Indicting Gaddafi for War Crimes: Will It Help or Hurt?

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Joseph Eid / AFP / Getty Images

Libyan Leader Gaddafi stands outside a tent at his Bab al-Aziziya residence in Tripoli on April 10, 2011.

Muammar Gaddafi and his family could be hit with war-crimes indictments within the coming weeks for his brutal crackdown against unarmed protesters in eastern Libya last February, turning him and his top officials into international fugitives — and probably burying any hope of a ceasefire deal or an arrangement for quiet exile for Gaddafi and his family as a way of ending the war. As if to emphasize the regime's defiance on Wednesday, Gaddafi loyalists shelled the rebel port of Misratah where an international aid ship had docked, reportedly killing four.

Underlining the Libyan leader's mounting isolation, one of his closest pre-war allies, Turkey's Prime Minister Tayyip Erdogan, called on Gaddafi to resign on Wednesday, saying that he should hand power to "the Libyan people" as a way of securing the country's future. That was a dramatic reversal, just five months after Erdogan few to Tripoli to receive the Al-Gaddafi International Prize for Human Rights, Libya's highest honor for foreign leaders. As recently as last month, Turkish diplomats in Tripoli served as one of one the last remaining conduits to Gaddafi for Western leaders, and on several occasions Turkish diplomats have negotiated the release of Western journalists detained by Gaddafi's forces.

But those diplomatic efforts are now over. And international attempts to carve out a political compromise between the rebel leaders and Gaddafi's regime seem to be fading fast.

The low point in diplomacy could come with the International Criminal Court prosecutor's Luis Moreno-Ocampo briefing to the United Nations in New York, about what his investigators have found since they began probing Gaddafi's crackdown on rebels; he is scheduled to present his report next week to a judge in The Hague, in order to recommend indictments against top Libyan officials on a range of war crimes, which the report claims have been widespread. "The shooting at peaceful protesters was systematic, following the same modus operandi in multiple locations and executed through Security Forces," says the report, a summary of which was shared with TIME, on condition that its source was confidential. "War crimes are apparently committed as a matter of policy."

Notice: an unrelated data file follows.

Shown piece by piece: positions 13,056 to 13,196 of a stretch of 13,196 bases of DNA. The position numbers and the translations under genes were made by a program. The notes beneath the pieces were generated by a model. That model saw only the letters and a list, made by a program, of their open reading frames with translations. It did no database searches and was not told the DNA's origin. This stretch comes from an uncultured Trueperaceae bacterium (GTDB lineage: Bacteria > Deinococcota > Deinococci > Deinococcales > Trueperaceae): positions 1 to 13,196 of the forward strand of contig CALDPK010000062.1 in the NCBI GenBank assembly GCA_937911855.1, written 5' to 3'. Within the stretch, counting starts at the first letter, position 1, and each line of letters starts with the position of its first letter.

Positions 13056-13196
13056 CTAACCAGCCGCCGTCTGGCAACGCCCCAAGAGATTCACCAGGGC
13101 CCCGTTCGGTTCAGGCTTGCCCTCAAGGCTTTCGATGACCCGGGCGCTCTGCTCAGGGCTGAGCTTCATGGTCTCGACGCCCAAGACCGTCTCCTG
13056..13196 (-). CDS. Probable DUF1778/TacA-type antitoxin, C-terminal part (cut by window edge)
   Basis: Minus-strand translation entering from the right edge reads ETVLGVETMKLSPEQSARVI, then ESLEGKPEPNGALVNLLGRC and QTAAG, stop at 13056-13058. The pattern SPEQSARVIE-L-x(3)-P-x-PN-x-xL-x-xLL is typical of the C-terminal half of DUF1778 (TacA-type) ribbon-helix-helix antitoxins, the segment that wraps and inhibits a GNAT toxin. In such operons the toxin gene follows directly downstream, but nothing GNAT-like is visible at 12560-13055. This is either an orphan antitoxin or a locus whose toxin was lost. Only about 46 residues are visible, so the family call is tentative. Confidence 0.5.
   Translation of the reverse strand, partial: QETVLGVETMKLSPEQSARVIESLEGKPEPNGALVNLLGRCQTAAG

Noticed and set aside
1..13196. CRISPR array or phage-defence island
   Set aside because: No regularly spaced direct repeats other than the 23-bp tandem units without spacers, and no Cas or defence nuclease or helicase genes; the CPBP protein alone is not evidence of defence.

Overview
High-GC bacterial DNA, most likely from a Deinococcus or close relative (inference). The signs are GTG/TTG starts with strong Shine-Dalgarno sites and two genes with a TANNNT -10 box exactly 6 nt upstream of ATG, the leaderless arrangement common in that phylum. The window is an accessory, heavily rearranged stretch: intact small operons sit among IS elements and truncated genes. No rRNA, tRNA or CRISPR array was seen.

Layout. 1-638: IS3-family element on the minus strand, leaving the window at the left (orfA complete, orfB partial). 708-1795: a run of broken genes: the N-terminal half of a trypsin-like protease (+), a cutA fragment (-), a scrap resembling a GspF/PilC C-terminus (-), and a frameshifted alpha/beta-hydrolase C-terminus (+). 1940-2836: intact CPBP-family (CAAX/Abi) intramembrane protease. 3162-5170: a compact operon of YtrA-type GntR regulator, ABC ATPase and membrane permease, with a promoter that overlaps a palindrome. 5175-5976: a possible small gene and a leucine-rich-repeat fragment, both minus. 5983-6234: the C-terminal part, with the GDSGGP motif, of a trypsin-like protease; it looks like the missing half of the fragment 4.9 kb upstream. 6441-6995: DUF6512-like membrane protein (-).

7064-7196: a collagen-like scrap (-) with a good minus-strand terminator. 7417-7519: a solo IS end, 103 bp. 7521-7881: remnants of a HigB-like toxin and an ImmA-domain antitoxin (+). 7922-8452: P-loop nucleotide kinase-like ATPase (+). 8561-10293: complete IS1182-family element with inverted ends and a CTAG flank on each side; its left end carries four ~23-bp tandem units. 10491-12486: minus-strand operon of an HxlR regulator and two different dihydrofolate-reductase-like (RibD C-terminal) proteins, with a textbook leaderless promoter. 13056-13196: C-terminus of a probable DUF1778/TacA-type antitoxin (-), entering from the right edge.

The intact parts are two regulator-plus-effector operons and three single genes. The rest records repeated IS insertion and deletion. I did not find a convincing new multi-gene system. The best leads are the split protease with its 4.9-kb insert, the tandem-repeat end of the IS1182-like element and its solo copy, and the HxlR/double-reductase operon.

The allegations against Gaddafi's officials include rape, execution, the disappearance of many of Gaddafi's foes, and the shooting of hundreds of people. Between 500 and 700 people are believed to have been killed in February alone, before the rebels began their military campaign, according to the report. Pouring over hundreds of documents and in interviews with about 45 people, the investigators drew patterns across different parts of the country, suggesting that the orders to open fire on protesters came from a centralized command — in all likelihood, Gaddafi and his top officials. Proving that the crackdown was organized from the top will be crucial to winning a war-crimes trial against Gaddafi.

Building a legal case against Gaddafi's regime is one thing, but hauling the Libyan leader into the International Criminal Court 1,400 miles from Tripoli could prove daunting, if not impossible. While Gaddafi has repeatedly offered to negotiate a "ceasefire" with Western leaders in recent weeks, he rejects any notion of abandoning power, let alone leaving Libya. On the contrary, he's made it clear that he will fight to the death, if need be.

In fact, human-rights groups believe Gaddafi's sons — several of whom have key military roles — are far more likely to face trial than Gaddafi himself. "Gaddafi's made it very clear he won't leave Libya under any circumstances, so getting him in front of the International Criminal Court is a very unlikely occurrence," says Peter Bouckaert, Emergencies Director for Human Rights Watch, speaking from Geneva. "The more likely impact is on his children and his top commanders." Bouckaert believes one benefit of war-crimes indictments might be to persuade Gaddafi's sons to break ranks with the leader (something they've shown no signs of doing so far), perhaps for a deal. "They are still young," he says, "and facing some very tough choice about where they would like to be in a few years from now: dead, in prison, or trying to cut their ties to their father before it's too late."

Yet even arresting Gaddafi's inner circle could involve a fierce battle, similar to the bloody firefight that netted Serbian leader Slobodan Milosevic in 2001, when commanders stormed his headquarters in Belgrade; even then, Milosevic died in a prison in The Hague five years later, when his hugely expensive trial was still a long way from over.

Holed up in Benghazi, Libya's rebel leaders wrote to the U.N. prosecutor last month, saying that they expect "fast implementation of arrest warrants." But the U.N. court is hardly known for its speed. An equally likely example of what U.N. prosecutors could face in bringing Gaddafi's top officials to trial is that of Serbian politician Radko Mladic, who has been in hiding since prosecutors in The Hague indicted him for war crimes in 1995. That was 16 years ago.